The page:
We talk a great deal about the importance of purchasing title insurance, but can passing over such a policy truly place your client’s property and finances in peril if they fail to purchase? In short? Yes. Absolutely. Without a doubt.
As you likely know, title insurance protects parties on either side of the real estate contract from caustic infractions that can render a title problematic. However, your clients may not be aware that such a policy (or a need for one) even exists – especially first time home buyers. Whether you’ve been in the business for a short time or more years than you care to divulge, maintaining a thorough understanding and healthy respect for title insurance is crucial as you navigate your valued clients through the home buying experience.
Understanding Each Policy Type
First, let’s delve into the difference between a lender’s policy and an owner’s policy. Often referred to as a “Loan Policy,” lender’s insurance covers the financial interests of the lender in accordance with the dollar amount owed on the home loan. In no way does it protect your client’s interests in the property. Even if your client’s lender requires the purchase of a Loan Policy, and they will, your client’s interests in the property still need the protection of an owner’s policy. The owner’s policy covers the amount of the real estate purchase (or up to this amount) in the event the title is deemed unmarketable or defective following closing. Both policy types are vital to their respective parties and necessary to protect against potential financial losses resulting from issues undiscovered during the title search.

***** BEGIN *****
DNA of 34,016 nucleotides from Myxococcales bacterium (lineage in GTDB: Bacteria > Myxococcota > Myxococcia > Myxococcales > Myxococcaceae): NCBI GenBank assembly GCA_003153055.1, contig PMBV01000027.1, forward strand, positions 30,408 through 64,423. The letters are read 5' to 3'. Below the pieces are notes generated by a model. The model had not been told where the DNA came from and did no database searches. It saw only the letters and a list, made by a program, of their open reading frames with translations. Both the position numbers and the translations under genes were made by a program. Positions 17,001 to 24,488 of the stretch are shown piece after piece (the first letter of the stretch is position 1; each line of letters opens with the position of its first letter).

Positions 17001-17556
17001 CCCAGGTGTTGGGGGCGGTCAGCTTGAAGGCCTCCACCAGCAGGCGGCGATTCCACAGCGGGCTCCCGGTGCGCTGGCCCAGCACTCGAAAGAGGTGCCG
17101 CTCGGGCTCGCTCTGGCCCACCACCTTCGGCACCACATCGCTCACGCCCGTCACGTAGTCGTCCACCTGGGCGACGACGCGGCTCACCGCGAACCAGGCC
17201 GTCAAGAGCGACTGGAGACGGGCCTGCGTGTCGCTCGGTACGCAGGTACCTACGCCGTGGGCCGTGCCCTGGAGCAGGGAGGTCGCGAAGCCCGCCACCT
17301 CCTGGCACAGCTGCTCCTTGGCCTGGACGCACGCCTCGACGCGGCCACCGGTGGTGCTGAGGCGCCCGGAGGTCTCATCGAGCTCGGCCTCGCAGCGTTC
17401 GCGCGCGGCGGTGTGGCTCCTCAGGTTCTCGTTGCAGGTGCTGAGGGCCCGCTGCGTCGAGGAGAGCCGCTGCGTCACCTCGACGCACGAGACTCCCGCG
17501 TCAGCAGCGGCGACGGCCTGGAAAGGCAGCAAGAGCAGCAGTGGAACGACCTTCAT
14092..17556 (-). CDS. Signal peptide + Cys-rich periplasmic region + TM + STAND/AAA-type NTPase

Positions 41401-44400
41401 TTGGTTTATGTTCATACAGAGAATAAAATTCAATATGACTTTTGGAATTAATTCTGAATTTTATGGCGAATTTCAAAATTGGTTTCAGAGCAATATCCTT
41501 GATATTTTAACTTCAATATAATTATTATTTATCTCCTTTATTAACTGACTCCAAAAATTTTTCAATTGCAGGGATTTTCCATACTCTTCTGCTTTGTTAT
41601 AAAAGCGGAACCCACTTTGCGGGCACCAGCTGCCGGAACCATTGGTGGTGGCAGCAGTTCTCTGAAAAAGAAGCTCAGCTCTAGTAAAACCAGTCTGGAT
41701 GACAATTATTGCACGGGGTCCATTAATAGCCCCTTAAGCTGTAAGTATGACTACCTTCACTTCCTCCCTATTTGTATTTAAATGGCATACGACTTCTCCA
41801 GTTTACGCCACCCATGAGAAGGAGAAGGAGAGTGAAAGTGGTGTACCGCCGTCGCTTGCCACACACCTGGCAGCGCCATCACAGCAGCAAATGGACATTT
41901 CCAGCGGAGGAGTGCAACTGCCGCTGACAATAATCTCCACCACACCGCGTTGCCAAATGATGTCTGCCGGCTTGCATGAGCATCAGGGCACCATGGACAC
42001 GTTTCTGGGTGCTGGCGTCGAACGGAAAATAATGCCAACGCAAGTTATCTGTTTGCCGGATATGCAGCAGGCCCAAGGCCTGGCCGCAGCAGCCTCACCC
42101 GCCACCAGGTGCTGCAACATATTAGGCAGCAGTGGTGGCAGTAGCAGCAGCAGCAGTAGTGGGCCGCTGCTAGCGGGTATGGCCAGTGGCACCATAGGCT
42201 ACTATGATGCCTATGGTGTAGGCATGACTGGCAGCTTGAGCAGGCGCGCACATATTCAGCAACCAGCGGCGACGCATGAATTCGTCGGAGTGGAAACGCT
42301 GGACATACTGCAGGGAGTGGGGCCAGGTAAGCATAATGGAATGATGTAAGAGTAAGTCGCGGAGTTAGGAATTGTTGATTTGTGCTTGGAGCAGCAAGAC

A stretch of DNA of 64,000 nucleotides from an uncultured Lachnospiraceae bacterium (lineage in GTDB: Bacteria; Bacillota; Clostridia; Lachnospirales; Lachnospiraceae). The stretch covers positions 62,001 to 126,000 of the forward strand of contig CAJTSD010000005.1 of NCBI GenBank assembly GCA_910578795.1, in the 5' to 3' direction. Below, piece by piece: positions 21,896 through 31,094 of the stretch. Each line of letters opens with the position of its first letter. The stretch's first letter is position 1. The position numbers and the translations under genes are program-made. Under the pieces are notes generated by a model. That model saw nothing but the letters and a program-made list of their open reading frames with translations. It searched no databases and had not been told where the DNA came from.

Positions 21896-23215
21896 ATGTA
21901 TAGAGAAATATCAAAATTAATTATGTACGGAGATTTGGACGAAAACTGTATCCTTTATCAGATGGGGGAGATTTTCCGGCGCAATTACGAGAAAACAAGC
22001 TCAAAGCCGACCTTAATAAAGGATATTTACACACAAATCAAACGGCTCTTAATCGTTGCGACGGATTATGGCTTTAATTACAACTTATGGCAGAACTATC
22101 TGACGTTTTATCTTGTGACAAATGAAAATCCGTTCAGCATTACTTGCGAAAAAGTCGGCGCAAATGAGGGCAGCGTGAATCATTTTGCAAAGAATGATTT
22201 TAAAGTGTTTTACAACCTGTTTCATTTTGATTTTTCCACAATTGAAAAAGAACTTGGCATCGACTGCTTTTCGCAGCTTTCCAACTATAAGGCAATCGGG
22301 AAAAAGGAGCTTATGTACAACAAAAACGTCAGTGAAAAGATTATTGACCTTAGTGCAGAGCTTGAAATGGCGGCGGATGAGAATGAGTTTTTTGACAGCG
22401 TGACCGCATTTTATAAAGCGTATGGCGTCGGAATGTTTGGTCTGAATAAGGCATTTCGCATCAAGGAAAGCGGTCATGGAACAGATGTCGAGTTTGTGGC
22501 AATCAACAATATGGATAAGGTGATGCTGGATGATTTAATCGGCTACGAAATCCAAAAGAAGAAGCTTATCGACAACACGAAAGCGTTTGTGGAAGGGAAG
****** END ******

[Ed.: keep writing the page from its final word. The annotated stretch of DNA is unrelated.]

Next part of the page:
Consider the following breakdown of each policy type:
- Lender’s Policy: Protects the mortgage lender’s financial interests for the remaining dollar amount of the loan.
- Owner’s Policy: Protects the homeowner’s/buyer’s financial interests up to the amount of the real estate transaction.
Factors With Potential to Affect Title
Even when a title search is performed by the best of the best, certain factors may be overlooked unknowingly or completely undiscoverable at the time. A sample of such factors are included below (for a more comprehensive list, visit our Title Insurance page:
- Fraudulent actions
- Missing or undisclosed heirs to the property
- Improper delivery of deeds
- Unpaid property liens, judgments, assessments or taxes
- Inaccurate or unlawful property descriptions
- Inaccurate or unlawful execution of documents
- Conveyance of a property by a person deemed legally incompetent or a minor
Buying Peace of Mind for Both Parties
Essentially, lender’s and owner’s title insurance policies are equally important portions of a title insurance package. Purchasing title insurance incurs a one-time payment, unless the property is ever refinanced (in which case, a new title insurance policy would be necessary). Though ultimately the responsibility of the buyer, the premium for this policy may be negotiated between the buyer and seller prior to closing. In any case, title insurance affords protection of associated assets and ultimately peace of mind for parties on both sides of the transaction.
The more you know, the more your clients trust you. For more information on title insurance, visit our Title Insurance page or contact us at (757) 340-0340 today.